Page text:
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Bacterial vs Viral Skin Infections: What’s the Difference?

It’s hard for someone off the street to be able to diagnose the difference between bacterial and viral skin infections. Many skin infections can cause redness, tenderness, or pain in the infected area. So how do you know what type of skin infection you have, and how do you treat it?

We’re covering some of the most frequently asked questions about different types of infections so that you know when it’s time to visit your dermatologist.    

What is a bacterial skin infection?

Normally, the human body has bacteria on the skin. Unfortunately, when there is a tear or cut in the skin, bacteria have the opportunity to enter the body, wreaking havoc (this is another important reason to wash your hands frequently.) Cellulitis is one of the most prevalent bacterial skin infections, and it can occur around areas of the body that have skin openings, such as wound sites, incisions, cuts, and so on. 

What is a viral skin infection?

Viral skin infections differ from bacterial skin infections in that they can be in response to a virus that’s already in the body or an infection of the skin itself. You might be familiar with viral skin infections such as chicken pox, warts, or measles. 

What are the causes or risk factors of bacterial and viral skin infections?

With bacterial skin infections, we already know that bacteria can enter the body through a cut, a wound, or a tear in the skin. With viral skin infections, there are certain infections that you can catch by simply touching another person with the virus, such as chicken pox or cold sores.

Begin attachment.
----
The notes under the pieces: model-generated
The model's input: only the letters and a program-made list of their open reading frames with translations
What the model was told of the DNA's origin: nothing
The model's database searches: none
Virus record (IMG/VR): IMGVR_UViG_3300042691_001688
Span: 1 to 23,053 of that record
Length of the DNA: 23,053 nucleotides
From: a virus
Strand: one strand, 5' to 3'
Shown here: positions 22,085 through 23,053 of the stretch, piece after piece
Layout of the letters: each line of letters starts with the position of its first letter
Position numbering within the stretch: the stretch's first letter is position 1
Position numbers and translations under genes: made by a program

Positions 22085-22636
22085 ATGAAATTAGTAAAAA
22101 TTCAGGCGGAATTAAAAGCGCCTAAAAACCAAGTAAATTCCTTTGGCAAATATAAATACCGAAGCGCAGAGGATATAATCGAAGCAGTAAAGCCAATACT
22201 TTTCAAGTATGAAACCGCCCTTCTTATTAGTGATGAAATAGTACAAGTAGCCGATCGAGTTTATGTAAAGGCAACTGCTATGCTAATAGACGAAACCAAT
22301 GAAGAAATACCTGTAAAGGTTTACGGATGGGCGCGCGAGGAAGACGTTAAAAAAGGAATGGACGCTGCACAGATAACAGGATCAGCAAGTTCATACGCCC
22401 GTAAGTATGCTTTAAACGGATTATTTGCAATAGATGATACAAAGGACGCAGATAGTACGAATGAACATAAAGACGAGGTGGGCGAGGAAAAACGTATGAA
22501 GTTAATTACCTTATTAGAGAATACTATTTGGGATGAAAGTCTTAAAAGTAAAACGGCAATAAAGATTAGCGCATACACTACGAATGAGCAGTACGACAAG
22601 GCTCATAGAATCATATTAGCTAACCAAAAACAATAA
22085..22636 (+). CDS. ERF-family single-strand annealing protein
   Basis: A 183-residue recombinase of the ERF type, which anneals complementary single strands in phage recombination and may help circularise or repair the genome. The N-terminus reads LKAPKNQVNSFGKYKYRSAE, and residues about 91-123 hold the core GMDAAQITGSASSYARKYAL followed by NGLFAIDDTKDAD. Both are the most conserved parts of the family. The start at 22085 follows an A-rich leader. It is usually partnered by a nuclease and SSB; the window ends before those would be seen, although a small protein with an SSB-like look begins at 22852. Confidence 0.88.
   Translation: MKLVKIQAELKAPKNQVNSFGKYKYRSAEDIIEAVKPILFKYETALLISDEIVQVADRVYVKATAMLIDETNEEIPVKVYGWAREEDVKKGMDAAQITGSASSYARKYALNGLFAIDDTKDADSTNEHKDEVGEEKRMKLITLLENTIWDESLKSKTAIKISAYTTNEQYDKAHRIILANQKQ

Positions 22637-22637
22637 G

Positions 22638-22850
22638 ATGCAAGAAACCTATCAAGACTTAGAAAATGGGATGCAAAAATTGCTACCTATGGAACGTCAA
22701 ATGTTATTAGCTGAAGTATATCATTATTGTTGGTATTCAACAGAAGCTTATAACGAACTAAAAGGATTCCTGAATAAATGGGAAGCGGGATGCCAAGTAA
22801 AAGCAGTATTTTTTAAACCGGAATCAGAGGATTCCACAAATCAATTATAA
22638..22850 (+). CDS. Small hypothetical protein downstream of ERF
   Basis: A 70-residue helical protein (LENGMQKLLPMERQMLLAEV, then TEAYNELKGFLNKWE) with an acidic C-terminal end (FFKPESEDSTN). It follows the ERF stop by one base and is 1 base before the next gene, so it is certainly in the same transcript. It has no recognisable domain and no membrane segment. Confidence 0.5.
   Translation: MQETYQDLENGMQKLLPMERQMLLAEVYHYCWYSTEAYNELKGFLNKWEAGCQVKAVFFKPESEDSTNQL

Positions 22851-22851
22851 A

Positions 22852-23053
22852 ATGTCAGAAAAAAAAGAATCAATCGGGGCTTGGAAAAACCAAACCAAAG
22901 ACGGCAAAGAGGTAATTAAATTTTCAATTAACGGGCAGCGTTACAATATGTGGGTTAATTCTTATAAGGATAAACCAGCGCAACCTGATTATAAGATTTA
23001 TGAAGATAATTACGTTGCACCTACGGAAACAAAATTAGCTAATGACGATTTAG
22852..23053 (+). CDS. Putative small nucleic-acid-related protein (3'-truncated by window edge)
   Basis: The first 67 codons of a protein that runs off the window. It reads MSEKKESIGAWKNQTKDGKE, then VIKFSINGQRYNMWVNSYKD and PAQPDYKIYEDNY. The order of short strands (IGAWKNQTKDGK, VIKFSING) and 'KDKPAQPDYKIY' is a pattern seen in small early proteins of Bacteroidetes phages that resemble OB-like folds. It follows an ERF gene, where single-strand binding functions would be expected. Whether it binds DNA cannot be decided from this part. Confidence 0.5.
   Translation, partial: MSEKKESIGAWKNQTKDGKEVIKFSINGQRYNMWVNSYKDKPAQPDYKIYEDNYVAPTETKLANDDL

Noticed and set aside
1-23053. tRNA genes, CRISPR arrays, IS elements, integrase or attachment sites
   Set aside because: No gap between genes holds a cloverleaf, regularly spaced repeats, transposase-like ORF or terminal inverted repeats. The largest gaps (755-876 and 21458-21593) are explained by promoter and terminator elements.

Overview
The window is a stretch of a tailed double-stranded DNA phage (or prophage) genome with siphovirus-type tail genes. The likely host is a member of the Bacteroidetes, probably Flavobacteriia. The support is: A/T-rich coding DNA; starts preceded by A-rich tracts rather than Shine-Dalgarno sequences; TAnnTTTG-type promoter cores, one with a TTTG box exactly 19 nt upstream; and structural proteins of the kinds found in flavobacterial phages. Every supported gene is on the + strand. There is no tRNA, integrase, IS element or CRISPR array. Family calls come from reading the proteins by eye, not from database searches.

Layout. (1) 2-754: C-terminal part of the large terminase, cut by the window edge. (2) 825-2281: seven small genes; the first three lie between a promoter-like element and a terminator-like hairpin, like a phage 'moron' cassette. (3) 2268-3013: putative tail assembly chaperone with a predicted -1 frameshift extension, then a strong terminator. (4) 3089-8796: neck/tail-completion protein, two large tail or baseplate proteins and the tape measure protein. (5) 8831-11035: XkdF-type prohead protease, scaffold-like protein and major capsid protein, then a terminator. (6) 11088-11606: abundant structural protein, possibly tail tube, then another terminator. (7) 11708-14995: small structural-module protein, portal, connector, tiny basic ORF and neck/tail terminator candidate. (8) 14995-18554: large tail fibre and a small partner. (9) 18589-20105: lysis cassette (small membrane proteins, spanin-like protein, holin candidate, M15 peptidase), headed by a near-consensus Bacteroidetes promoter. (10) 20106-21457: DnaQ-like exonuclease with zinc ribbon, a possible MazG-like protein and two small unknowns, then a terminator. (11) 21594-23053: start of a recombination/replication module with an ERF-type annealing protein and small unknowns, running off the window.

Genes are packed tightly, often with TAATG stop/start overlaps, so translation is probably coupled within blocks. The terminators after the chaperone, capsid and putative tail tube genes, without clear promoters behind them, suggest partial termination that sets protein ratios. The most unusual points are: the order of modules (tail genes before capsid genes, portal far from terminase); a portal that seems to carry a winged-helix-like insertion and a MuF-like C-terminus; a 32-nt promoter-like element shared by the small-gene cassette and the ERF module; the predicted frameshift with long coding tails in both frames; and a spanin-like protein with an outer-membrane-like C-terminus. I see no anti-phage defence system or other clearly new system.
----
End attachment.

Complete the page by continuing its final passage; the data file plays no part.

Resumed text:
Risk factors for catching a bacterial or viral skin infection are:

  1. Not washing your hands frequently
  2. Being exposed to others who already have a viral skin infection
  3. Not taking immediate action to clean an area on the body that has a cut, a wound, or a tear in the skin. These are places where bacteria can rapidly enter and cause infection.

How are bacterial and viral skin infections treated?

Sometimes, viral conditions will get well on their own over time. But bacterial skin infections may require some type of topical or oral antibiotic to make them go away. But if you start seeing any of these symptoms, no more home remedies – see your dermatologist fast:

  1. Fever
  2. Expanding redness and warmth and pain around a wound
  3. If you have diabetes. Often, people with diabetes have a more difficult time treating skin infections, and you should take special care treating a diabetic patient with a skin infection.
  4. Lesions that develop into blisters that break open and ooze fluid 
  5. A bump on the skin filled with pus

What are the best ways of avoiding bacterial and viral skin infections in the first place?

  1. Wash your hands properly and often.
  2. Sanitize frequently any equipment, furniture, or doors you’re going to come into frequent contact with. 
  3. Avoid touching your eyes, nose, and mouth – this can spread bacteria into areas of your body that are “open.”
  4. Make sure to take special care in cleaning any areas of the house where moisture is regularly present (laundry rooms, showers, faucets, etc.)

You’ll find that some fundamental hygiene rules we should already be following will keep the germs and subsequent infections away from you and your family. Have your children use common sense – don’t share deodorants, towels, or washcloths in the locker room, don’t pick at bug bites, etc. With bacterial and viral skin infections, an ounce of prevention is worth a pound of cure!

Let Us Treat You at the Center for Surgical Dermatology 

Center of Surgical Dermatology is the largest medical and surgical skin treatment and wellness facility in Central Ohio. Since 2007, our board-certified dermatologists, fellowship-trained Mohs surgeons, and caring professional staff have provided patients with effective skincare treatments they can trust in an environment second to none. Learn more about our state-of-the-art Dermatology Center before booking your appointment today.

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